The Immortal Crown (Age of X #2)
Penguin Books Aus
Copy courtesy of the publisher
Servitor Justin March and soldier Mae Koskinen are assigned to investigating religion, which is banned in the new nation of RUNA (Republic of North America). It is Justin’s job to assess each ‘church’ as it pops up for how much of a threat it might be. RUNA doesn’t believe in the supernatural or the gods and neither did Justin….until very recently when he realised that in some ways, they were all just pieces on the gameboard of the gods.
Justin and Mae are then assigned to a diplomatic trip into Arcadia, RUNA’s most dangerous neighbouring country. They’re accompanying Lucian Darling, Justin’s old friend and an ambitious politician. Arcadia has some very different rules to RUNA, especially concerning the role of women and the importance of religion. Although Mae can go, she will not be permitted to protect Justin or anyone else and must stick to the roles women carry out in Arcadia. Justin’s job is to use the diplomatic trip to investigate a powerful religious artifact. He hasn’t quite accepted that he is an Elect – a human chosen to carry out the work of a divine – and although he has studiously refrained from making the full commitment, he is well aware that he is teetering on the brink. This will obviously have severe complications on his status as a servitor, an investigator into religion.
Mae has her own reasons for wanting to go into Arcadia. She has recently been the recipient of the mark of the divine herself and she has been shown that Arcadia is where her long lost illegitimate niece is being held, awaiting being sold as a concubine when she reaches puberty. However Mae is without her usual weaponry and she is restricted in her movement and freedom. If she’s going to rescue her niece, and any other young girls that are being held there too, she’s going to have to do it quietly, on her own. She can’t risk damaging the diplomatic mission, which means she’s going to have to cross one of the most dangerous borders herself with no support.
The first novel in this series, Gameboard of the Gods was the first Richelle Mead novel I ever read. Then I read all of the Vampire Academy series, the Georgia Kincaid succubus series and the Bloodlines novels that had been published. This series is quite a departure from her previous work and the more I read her other books, the more I kind of wondered about this one. It seems quite different in style…there’s a lot of information and explanation. Quite simply – more words, less in the way of action. I’ve found both books in this series now very slow to start off, in fact it’s only probably the last third of the book that really accelerates the plot and provides the action and the interest. Richelle Mead is also quite famous for her endings, so it’s probably no surprise to anyone that the ending of this one provides quite a shocking act and reveal that will leave some readers quite desperate to hear what happens next.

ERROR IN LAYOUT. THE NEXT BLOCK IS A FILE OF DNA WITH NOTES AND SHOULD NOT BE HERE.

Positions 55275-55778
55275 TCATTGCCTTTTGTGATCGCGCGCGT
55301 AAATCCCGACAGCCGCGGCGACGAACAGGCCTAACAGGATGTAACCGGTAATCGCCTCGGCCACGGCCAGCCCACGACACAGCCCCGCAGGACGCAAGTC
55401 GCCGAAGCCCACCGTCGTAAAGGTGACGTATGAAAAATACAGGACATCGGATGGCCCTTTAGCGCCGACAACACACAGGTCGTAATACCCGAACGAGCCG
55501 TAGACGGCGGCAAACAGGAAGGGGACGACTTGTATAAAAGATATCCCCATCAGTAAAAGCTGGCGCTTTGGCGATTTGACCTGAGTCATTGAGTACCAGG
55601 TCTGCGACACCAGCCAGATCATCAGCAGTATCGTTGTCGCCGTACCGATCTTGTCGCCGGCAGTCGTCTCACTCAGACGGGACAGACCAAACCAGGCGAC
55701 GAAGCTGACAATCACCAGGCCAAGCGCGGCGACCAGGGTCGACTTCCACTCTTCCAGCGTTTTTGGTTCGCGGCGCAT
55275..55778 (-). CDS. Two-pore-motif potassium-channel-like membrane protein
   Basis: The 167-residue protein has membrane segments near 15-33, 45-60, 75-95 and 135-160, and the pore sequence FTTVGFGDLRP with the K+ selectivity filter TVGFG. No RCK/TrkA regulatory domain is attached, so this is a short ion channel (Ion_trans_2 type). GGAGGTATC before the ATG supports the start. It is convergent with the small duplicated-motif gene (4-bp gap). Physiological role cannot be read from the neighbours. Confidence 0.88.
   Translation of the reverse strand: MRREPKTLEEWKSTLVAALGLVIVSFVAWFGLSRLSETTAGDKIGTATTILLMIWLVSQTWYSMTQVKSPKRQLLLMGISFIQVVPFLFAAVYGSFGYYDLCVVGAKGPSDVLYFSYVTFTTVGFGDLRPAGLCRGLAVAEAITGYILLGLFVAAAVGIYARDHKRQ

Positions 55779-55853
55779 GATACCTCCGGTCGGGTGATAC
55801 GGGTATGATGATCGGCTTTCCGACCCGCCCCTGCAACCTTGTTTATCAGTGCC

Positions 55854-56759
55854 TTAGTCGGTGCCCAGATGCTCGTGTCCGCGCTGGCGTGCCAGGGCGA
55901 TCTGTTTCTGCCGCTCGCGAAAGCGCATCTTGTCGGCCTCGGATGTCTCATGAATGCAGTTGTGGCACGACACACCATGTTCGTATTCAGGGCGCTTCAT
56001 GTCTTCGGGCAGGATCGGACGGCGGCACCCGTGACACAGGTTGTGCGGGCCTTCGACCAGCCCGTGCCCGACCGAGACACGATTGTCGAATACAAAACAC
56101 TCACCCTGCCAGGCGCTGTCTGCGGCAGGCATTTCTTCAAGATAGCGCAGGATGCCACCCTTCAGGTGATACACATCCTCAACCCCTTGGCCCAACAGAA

However, I am undecided on this series. I see flashes of brilliance: a lot of effort has obviously gone into the research. The world building is okay but the characters I think, are what confuses me the most. Mae is almost like a robot. I really don’t feel any connection to her at all, I don’t really care about her. She’s a gifted fighter, so you never feel like she’s ever going to be in danger from anything but apart from that she has very little in the way of personality. Justin….I don’t know. I feel as though the best moments of Justin are when he converses with the ravens in his head. I realise how odd that sentence sounds if you haven’t read these books… Justin has been chosen as an ‘Elect’ by a god and the god uses two ravens to communicate directly to his thoughts. The way in which that particular story developed in this book was interesting. I love the ravens and their conversations with Justin as they try to ‘recruit’ him in a way, to committing properly to their god. They also provide advice and opinions on things that are going on and are not-so-subtly trying to push him towards Mae, who is tied up in the deal that Justin made, the one that he doesn’t want to give in on.
I see so much potential in this story and I think there are some glimmers of brilliance. It’s really meticulous – but at times, I think that it’s too meticulous. It reads quite clinical and I feel as though all this attention to detail doesn’t let the personalities of the characters really shine through. Justin and Mae had a one night stand in the first book and for reasons, Justin has attempted to make sure the experience is not repeated. So because of that their interactions read a bit…stilted with each other, but not in the trying-to-repress-sexual-tension way but more like the this-is-just-awkward way. In fact I get almost no chemistry from them whatsoever, which is so unusual in a work by Mead. Usually the chemistry between characters is absolutely off the charts but this one, I’m just not feeling it.
I am curious to see how the stuff with the Elects plays out but this is not a series I’ve become desperately invested in, like with her others. I could never see myself desperately marathoning all of these books.
Book #120 of 2014